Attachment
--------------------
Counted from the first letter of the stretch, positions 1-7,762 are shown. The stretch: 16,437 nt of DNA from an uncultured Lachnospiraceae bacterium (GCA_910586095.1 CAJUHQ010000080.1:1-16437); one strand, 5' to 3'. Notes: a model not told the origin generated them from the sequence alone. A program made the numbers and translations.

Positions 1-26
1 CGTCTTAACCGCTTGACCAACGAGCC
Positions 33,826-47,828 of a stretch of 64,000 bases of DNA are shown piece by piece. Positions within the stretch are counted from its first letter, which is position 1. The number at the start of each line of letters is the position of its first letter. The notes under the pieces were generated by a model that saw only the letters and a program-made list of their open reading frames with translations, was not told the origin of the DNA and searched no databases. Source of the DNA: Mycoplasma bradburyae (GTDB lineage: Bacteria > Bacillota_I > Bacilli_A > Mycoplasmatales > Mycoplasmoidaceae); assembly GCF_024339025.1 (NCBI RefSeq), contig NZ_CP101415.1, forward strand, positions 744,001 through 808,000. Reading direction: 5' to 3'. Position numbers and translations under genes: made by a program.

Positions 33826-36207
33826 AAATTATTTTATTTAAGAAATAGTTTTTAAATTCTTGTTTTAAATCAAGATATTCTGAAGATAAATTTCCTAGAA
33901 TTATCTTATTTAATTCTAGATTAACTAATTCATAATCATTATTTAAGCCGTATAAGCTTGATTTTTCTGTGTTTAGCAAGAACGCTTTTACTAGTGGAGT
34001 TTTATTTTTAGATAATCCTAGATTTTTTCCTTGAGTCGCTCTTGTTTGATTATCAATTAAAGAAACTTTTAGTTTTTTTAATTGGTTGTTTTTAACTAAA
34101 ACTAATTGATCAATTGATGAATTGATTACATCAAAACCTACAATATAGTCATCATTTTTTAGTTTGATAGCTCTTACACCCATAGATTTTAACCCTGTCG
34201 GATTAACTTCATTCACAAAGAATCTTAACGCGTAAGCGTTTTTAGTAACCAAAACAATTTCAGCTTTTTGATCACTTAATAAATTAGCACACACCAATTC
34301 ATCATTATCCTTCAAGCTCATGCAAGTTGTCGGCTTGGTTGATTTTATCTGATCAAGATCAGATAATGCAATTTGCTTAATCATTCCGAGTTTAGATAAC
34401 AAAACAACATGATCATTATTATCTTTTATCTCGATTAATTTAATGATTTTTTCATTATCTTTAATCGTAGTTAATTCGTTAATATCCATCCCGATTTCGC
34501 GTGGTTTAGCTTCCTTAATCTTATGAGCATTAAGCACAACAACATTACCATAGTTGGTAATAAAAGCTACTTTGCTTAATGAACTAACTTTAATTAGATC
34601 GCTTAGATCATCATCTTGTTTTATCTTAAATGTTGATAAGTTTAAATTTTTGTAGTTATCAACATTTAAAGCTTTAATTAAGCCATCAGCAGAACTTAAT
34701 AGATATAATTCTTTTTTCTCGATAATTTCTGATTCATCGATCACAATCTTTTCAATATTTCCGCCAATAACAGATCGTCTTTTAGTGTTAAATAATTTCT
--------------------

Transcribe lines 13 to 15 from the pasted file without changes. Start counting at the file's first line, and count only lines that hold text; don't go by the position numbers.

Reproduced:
34501 GTGGTTTAGCTTCCTTAATCTTATGAGCATTAAGCACAACAACATTACCATAGTTGGTAATAAAAGCTACTTTGCTTAATGAACTAACTTTAATTAGATC
34601 GCTTAGATCATCATCTTGTTTTATCTTAAATGTTGATAAGTTTAAATTTTTGTAGTTATCAACATTTAAAGCTTTAATTAAGCCATCAGCAGAACTTAAT
34701 AGATATAATTCTTTTTTCTCGATAATTTCTGATTCATCGATCACAATCTTTTCAATATTTCCGCCAATAACAGATCGTCTTTTAGTGTTAAATAATTTCT